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Archaeologists explored a tomb near Thebes in 2005 and discovered an artificial big toe attached to the foot of a mummy. The fake body part could prove to be the earliest working prosthetic body part to date.

Researchers have suspected that two Egyptian artificial toes are the world's oldest known prosthetic body parts. Volunteers without a big toe in a new study showed that the prosthetics would have made walking around in ancient Egyptian sandals.

Why we call it "the living room": In years passed, it was the habit to hold a deceased person's viewing and wake at home in the front parlor. During that time it was referred to as "the death room". The Ladies Home Journal in 1910 declared the "Death Room" as no more and henceforth the parlor would be known as the "Living Room".

It was the habit to hold the viewing and wake at home in the front parlor -- it was referred to as "the death room". The Ladies Home Journal in 1910 declared henceforth the parlor would be known as the "Living Room".

Ointment jar and lid naming Thutmose III  Period: New Kingdom Dynasty: Dynasty 18 Reign: reign of Thutmose III Date: ca. 1479–1425 B.C. Geography: Egypt, Upper Egypt; Thebes, Wadi Gabbanat el-Qurud, Tomb of the 3 Foreign Wives of Thutmose III, Wadi D, Tomb 1 Medium: Serpentine, gold leaf

Ointment jar and lid naming Thutmose III. New Kingdom, Dynasty, reign of Thutmose III, ca.

Feodor Vassilyev  (c. 1707-1782) was a peasant from Shuya, Russia - His first wife, Mrs. Vassilyev sets the record for most children birthed by a single woman giving birth to a total of 69 children - few other details are known of her life, such as her date of birth or death - She gave birth to 16 pairs of twins, 7 sets of triplets and 4 sets of quadruplets between 1725 and 1765, in a total of 27 births - 67 of the 69 children born are said to have survived infancy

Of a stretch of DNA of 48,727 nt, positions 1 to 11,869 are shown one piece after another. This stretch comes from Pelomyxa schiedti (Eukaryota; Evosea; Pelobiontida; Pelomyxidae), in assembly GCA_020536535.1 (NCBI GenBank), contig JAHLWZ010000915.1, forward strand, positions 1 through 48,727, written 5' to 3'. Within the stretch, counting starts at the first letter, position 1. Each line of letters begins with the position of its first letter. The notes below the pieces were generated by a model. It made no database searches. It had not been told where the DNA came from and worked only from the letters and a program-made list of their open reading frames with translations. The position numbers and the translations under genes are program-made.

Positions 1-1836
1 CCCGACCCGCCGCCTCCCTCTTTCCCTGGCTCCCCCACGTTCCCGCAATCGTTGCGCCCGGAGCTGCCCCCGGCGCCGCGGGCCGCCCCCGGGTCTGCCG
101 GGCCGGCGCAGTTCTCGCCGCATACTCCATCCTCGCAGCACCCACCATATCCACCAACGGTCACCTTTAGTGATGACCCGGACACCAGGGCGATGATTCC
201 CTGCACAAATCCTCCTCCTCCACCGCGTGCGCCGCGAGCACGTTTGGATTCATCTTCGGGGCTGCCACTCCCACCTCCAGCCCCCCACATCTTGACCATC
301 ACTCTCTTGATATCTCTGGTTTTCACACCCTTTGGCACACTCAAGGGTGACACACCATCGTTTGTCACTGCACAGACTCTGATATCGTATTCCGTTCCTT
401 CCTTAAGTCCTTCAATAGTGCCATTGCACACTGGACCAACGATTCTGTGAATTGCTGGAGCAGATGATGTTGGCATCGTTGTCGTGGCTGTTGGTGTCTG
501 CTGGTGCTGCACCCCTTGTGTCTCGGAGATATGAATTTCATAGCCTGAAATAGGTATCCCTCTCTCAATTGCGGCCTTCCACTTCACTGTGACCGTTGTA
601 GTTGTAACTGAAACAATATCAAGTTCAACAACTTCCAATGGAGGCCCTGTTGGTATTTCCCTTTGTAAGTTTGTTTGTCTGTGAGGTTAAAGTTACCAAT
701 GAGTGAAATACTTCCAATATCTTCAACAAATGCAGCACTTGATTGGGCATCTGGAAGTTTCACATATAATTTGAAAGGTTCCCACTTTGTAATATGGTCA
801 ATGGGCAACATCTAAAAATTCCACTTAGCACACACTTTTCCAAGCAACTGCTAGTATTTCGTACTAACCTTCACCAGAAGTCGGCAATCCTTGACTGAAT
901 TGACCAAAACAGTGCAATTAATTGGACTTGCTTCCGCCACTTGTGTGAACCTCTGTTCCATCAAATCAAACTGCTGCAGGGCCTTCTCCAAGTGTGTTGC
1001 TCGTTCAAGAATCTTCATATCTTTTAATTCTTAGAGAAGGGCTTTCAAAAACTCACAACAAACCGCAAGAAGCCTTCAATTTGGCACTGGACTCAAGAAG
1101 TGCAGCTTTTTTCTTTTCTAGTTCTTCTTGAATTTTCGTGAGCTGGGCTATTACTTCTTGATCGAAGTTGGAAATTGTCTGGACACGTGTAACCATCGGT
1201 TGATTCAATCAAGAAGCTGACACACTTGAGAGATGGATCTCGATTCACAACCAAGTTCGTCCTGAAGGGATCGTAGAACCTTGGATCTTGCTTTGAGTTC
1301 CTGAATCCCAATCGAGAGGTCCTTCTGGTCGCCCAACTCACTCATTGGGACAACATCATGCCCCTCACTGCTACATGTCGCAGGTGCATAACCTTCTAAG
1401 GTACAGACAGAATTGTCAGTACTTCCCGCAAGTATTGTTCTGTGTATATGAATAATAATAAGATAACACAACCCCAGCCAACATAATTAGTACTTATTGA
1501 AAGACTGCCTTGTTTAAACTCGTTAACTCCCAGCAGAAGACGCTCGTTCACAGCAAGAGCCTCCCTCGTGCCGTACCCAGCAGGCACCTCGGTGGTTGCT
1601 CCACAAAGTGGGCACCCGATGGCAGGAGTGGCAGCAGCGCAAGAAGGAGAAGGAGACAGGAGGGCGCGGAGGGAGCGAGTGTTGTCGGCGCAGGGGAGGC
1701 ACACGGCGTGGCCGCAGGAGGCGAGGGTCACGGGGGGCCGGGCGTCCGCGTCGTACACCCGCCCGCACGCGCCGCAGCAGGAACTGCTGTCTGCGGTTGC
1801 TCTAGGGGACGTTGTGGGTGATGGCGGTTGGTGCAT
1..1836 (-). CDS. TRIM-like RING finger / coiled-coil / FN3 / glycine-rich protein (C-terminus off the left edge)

Feodor Vassilyev (c. was a peasant from Shuya, Russia. His first wife, Mrs. Vassilyev sets the record for most children birthed by a single woman. She gave birth to a total of 69 children; however, few other details are known of her life, s

the woman who wore the above prosthetic lost her nose in the middle of the 19th century due to a raging case of syphilis.

A silver prosthetic nose from the century. Syphilis caused the destruction of the nose, which gave rise to 'No-nose clubs'. This one was worn by a woman who had lost hers to the disease Hunterian Museum at the Royal College of Surgeons

Cephalotribe; obstetric tool, Geneva, Switzerland, 1750-1850 to save mother. The instrument pierced and crushed the fetus head to extract it from the mother’s body. They were used as a last resort only after the fetus was dead.

obstetric tool, Geneva, Switzerland, to save mother. The instrument pierced and crushed the fetus head to extract it from the mother’s body. They were used as a last resort only after the fetus was dead.

Breast washer, c.1930s

The Boob Washer - Here we have a strange gizmo for women, who for some reason incomprehensible for the rest of us, wanted to wash their breasts without the inconvenience of washing the rest of the body.hahah the boob washer!

Victorian Artificial Arm, 1850-1910. - I had no idea there had been stuff like this.

150 Year Old Victorian Prosthetic Hand. - History was already steampunk!

1890 antique anatomical model of the heart

1890 antique anatomical model of the heart by Bock-Steger, Lips [Leipzig]. The plaster model is over-life-size and stands cm high.

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